If you have an older car where the odometer has manual numbers and it is stopped measuring mileage appropriately, then you might be able to fix the problem yourself. While the process can be tricky (and you will want to make sure that doing it yourself isn’t going to void any sort of warranty that you still have on the car) and requires a steady hand, fixing your odometer is something that you can do at home to save money on a trip to the mechanic shop.
Identifying the Problem
Before you can get started on odometer repair the first thing that you will need to do is identify the problem. Some of these problems may be found on free VIN number reports. For manual odometers, the most common problem is with a tiny gear that attaches the odometer and trip meter to the speedometer sensor. Over time and use, this gear wears out. Heat and lubricant can cause it to dissolve, and over time the teeth of the gear can become bent or broken. If both the odometer and the speedometer are not working, then it is likely that the problem is more severe and will need the attention of a certified mechanic.
What You Will Need To Fix It
You will need to order a replacement gear before your start your odometer repair. If you are familiar with the parts that your car takes, then you can try ordering what you need online. Otherwise, your local auto parts dealer should be able to help you with locating the part that you need. You will also need a large flathead screwdriver for removing the speedometer from your car, and a smaller set of screwdrivers to do the work for. Those used for computer repairs will work ideally in this situation.
Remove the Old Odometer
For most older vehicles, the speedometer can be pried carefully from the dashboard. Be careful during removal to not damage other gauges or items on the dash. You should never have to force it – simply use a flat screwdriver along the edge until it pops out. Once free, you will need to unplug the connector and take the entire part to your work area. Be sure to note how it plugs in as you will need to be able to put it back in once you are done with the odometer repair.
Taking It Apart
As you take apart the speedometer, be sure to put all parts in a safe place and in such a way that you will remember where everything goes. Start by removing the screws from the back of the unit. From there you can remove the soft metal trim ring that goes around the edge. Be careful not to scratch the ring itself. You can then remove the trip meter reset button by pulling the top of while supporting the assembly below. This will give you access to the speedometer needle, which is the trickiest part. You must be careful during removal or you will end up breaking the speedometer, leading to a much costlier repair. Carefully rotate the speedometer needle clockwise until it stops. Then lift up gently while continuing to turn until the needle comes off. Once the needle is free, you can take the screws out of the faceplate and remove the circuit board and the motor. What will be left are the drive gear and the pod where your broken gear is located. Remove the old gear and replace it with the new one.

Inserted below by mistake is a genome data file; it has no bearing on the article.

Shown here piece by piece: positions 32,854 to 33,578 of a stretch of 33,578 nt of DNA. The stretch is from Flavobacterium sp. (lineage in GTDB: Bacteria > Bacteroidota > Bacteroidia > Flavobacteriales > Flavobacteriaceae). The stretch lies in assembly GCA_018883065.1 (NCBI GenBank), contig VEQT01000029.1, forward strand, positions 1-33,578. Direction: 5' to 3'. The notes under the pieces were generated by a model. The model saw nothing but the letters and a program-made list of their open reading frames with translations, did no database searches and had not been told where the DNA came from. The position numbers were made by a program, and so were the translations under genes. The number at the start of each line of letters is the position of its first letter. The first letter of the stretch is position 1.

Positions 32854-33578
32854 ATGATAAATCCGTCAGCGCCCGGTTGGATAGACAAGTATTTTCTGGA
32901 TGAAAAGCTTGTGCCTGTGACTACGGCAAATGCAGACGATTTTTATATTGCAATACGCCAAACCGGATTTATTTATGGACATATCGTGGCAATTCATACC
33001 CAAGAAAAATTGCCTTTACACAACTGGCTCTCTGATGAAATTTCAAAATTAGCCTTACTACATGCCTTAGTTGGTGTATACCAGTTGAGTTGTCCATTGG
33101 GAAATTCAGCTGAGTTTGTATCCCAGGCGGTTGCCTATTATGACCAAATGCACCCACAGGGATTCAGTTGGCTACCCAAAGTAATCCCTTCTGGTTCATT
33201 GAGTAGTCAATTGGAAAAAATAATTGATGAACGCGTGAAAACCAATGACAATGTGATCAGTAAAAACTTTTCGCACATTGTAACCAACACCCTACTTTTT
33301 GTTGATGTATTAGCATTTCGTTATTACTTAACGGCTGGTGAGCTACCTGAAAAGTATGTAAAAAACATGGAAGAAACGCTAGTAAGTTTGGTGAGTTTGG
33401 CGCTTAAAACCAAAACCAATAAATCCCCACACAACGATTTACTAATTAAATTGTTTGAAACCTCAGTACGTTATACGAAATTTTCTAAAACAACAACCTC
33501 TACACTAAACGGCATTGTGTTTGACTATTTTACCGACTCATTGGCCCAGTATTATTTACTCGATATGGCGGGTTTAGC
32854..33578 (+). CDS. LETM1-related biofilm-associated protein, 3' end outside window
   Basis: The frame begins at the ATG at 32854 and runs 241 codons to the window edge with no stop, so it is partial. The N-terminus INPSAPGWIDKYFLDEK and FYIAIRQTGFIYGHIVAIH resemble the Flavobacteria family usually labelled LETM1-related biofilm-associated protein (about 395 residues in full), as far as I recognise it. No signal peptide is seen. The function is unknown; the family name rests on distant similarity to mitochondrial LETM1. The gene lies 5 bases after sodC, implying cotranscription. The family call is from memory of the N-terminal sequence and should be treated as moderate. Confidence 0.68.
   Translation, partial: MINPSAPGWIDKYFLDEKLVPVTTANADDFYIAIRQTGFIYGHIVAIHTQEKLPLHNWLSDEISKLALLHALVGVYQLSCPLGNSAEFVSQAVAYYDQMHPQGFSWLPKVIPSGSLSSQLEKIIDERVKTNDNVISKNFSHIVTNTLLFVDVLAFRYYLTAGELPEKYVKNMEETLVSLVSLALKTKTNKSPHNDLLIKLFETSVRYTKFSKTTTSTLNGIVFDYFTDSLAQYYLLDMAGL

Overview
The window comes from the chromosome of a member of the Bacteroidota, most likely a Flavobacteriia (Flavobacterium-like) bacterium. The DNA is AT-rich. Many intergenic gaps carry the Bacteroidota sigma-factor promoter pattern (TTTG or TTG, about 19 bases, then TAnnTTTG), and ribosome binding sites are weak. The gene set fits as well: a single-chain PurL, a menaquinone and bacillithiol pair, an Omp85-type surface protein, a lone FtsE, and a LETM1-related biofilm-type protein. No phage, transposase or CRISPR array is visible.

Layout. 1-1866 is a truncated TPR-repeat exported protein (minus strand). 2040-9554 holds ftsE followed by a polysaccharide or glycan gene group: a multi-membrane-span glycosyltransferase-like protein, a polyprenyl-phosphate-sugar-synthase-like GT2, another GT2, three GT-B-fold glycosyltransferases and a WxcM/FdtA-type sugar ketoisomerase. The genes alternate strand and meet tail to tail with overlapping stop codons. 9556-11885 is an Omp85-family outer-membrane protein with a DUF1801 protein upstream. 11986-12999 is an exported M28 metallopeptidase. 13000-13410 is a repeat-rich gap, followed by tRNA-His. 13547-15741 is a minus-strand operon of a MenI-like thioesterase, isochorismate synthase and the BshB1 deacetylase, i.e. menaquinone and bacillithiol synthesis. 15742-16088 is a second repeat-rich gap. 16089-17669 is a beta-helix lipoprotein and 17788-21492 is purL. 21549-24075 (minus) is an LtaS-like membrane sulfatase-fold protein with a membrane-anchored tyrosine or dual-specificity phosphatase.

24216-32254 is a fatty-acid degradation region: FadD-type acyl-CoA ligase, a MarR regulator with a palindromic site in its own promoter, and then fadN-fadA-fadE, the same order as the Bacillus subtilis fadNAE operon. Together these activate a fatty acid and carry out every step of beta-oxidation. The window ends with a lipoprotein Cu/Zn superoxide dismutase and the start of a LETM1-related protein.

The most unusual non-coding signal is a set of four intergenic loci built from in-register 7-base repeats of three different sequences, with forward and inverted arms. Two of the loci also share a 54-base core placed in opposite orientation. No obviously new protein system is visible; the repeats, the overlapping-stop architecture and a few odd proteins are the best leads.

Putting It Back Together
Once you have swapped out the gear you simply put everything back together the same way that you took it apart. Remember to use extra caution with the speedometer needle, pressing gently while rotating to reinstall. If needed, use the stop points at max speed and 0 as guides to realign the needle. Once everything is put back together, plug it back into the dash and reinsert. You can now take a test drive to see if the odometer is recording mileage.
Things to Watch Out For
While performing an odometer repair is not a technically difficult one, it is a delicate one. You must be able to handle the parts gently yet firmly to avoid breaking them. Use a light cloth over your work space to make it easier to see small screws and to keep pieces from rolling away.
Preventing Odometer Tampering
If you think that doing this repair yourself will allow you to set your mileage back and cause the car to appear less used than it is, you are wrong. It is very difficult to open the numerical wheels to make adjustments in either direction, and doing so could cause damage. On top of this, keep in mind that any free carfax report will give odometer readings that have been noted when the car was bought, sold, or worked on by a mechanic. Attempting to change the odometer reading is considered fraud and could decrease the value of your car.